|Books: Fight or Flight|
Scenes from Village Life by Amos Oz. Translated by Nicholas de Lange. (Houghton Mifflin Harcourt, 182 pp. $22)
In Scenes from Village Life , Amos Oz paints a series of seven landscapes of Tel Ilan, a fictional “little bit of Provence in the State of Israel.” To depict what goes on in an Israeli village, Oz takes us on a tour of the homes of several inhabitants of this 100-year-old community, from the mayor to the bus driver, to the resident real estate agent. We are guided through the village’s fabled streets, its monuments and its woods, vineyards and orchards, which are blazing with local flora.
Behind this pictorial veneer, however, this is also a book about real estate—about who has legal title to the Land. In the first story, “Heirs,” a stranger, Wolf Maftsir, tries unctuously to ingratiate himself with the bewildered Arieh Zelnik, in an effort to claim at least partial ownership of Zelnik’s mother’s house.
The story “Digging” raises even more directly the question of legal title. Former Knesset Member Pesah Kedem is a grumpy 94-year-old who at night hears digging under his and his widowed daughter’s house. He obsesses that Adel, a young Arab in temporary residence on the rundown farm, is trying to destroy the foundation on which the house is built.
In “Lost,” Yossi Sasson, the village’s real estate agent, buys rundown houses and sells them to outsiders who knock them down to build modern vacation villas in their place. Soon, this familiar capitalist story takes on an aura of bizarre and even eerie mystery, suffused with erotic atmosphere and psychological dread.
In all the short tales, we are reminded of both Kafka and Freud. It soon becomes clear that, beyond what is happening in these stories, something else is going on.
This feeling is found even more intensely in “Singing,” the last of the Tel Ilan stories. Here, the first-person narrator has joined several characters from previous stories “to make harmony,” in a gemütlich evening sing-along. But there is an underlying dissonance in the feelings of goodwill engendered by this communal singing.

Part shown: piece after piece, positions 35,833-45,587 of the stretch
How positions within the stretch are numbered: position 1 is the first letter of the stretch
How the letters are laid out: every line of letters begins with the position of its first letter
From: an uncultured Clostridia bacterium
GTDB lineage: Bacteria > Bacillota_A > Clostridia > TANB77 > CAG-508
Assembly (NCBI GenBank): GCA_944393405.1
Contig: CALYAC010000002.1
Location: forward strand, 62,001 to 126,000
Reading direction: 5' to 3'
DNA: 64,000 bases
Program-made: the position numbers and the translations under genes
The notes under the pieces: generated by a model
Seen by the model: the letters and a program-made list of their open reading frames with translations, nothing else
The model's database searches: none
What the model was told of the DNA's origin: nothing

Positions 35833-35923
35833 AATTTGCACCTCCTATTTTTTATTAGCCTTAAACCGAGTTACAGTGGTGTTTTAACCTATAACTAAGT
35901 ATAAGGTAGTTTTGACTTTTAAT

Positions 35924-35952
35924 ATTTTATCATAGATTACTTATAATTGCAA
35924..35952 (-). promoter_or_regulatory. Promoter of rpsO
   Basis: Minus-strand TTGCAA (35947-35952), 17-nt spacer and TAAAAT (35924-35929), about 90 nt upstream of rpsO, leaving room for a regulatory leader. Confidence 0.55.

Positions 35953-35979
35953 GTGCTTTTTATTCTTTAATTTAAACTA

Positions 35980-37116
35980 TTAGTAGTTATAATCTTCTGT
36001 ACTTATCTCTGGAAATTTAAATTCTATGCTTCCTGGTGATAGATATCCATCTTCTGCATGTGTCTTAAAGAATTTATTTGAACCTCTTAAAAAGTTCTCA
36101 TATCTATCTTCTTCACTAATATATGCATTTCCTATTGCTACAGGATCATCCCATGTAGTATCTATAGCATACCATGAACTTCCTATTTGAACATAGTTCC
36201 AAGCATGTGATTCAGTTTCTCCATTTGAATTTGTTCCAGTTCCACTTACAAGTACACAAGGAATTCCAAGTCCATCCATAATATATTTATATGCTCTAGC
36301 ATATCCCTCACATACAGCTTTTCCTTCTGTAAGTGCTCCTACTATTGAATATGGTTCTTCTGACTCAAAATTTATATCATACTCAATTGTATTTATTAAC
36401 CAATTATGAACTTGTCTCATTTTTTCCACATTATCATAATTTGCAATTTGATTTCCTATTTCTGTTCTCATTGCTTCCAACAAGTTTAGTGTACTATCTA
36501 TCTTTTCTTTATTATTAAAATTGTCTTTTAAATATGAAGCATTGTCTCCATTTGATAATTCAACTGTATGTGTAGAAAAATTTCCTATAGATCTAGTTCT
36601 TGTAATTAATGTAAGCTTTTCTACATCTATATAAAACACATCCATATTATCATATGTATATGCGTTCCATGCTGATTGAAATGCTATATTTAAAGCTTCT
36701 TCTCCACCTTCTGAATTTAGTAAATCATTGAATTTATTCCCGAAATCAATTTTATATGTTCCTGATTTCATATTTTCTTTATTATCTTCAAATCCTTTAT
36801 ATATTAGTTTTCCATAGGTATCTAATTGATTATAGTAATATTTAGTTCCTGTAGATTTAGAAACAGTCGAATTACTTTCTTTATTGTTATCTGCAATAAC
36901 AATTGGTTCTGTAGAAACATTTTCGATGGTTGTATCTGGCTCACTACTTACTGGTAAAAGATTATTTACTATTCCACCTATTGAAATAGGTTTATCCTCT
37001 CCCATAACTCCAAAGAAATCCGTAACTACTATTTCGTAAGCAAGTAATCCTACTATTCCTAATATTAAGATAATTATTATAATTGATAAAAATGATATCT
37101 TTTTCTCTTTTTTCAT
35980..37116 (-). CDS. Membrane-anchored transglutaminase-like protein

The narrator notes, “I had the sensation that something was going on in some darkened yard and that it concerned me.” Panicked, he gets the feeling that he must retrieve “something” from the pocket of his overcoat in another room and immediately finds himself within the realm of the fantastic. “There was a constant slow movement in the room,” he remarks, “as if someone big and heavy were stirring sleepily in the corner, or crawling on all fours.” And though the story doesn’t say so explicitly, the narrator falls asleep and has a dream—or rather a nightmare.
How else to explain the eighth story of the collection—“In a Faraway Place at Another Time”—that helps us account for the dread permeating the book? The landscape changes abruptly from the familiar scenes of heimliche village life in present-day Israel to a primitive time zone where the village has become a savage unheimliche place, where the narrator has fallen into despair. The story concludes with a pessimistic reworking of Voltaire’s admonition that, in the end, all we can do is “cultivate our garden.”
“Whoever can work,” says the town’s gravedigger, “let him work.... Whoever can’t work anymore, let him die. And that’s all there is to it.”
Is this finally how Oz sees Israeli life—through an unrelievedly gloomy lens? That he does so in this book with a great deal of art and with much psychological insight makes it worth the read. —Joseph Lowin
The Berlin Boxing Club by Robert Sharenow. (HarperCollins, 416 pp. $17.99)
In The Berlin Boxing Club, Karl Stern, a Berlin secondary school student and an aspiring cartoonist, is startled into his Jewishness when he is brutally attacked by sadistic Nazi classmates. Eager to learn self-defense, he is trained by Max Schmelling, the world-famous boxing champion. During sessions at the Berlin Boxing Club, he quickly masters the sport that Hitler claimed “granted the power of rapid decision and gives the body the flexibility of good steel.” His new skills allow him to protect himself and his endangered family.
The author deftly weaves the rise of Nazism, the Nuremberg Laws, the historic bout between Schmelling and Joe Louis and the Olympics into a compelling narrative. Karl is tenacious, but his relationship with his vulnerable younger sister, Hildy, and the reassuring cartoons he creates for her—a graphic bonus amid the dramatic text—is tender.
Like The Book Thief (Random House) by Markus Zusak, this novel targeted to young adults will engage mature readers as well. —Gloria Goldreich
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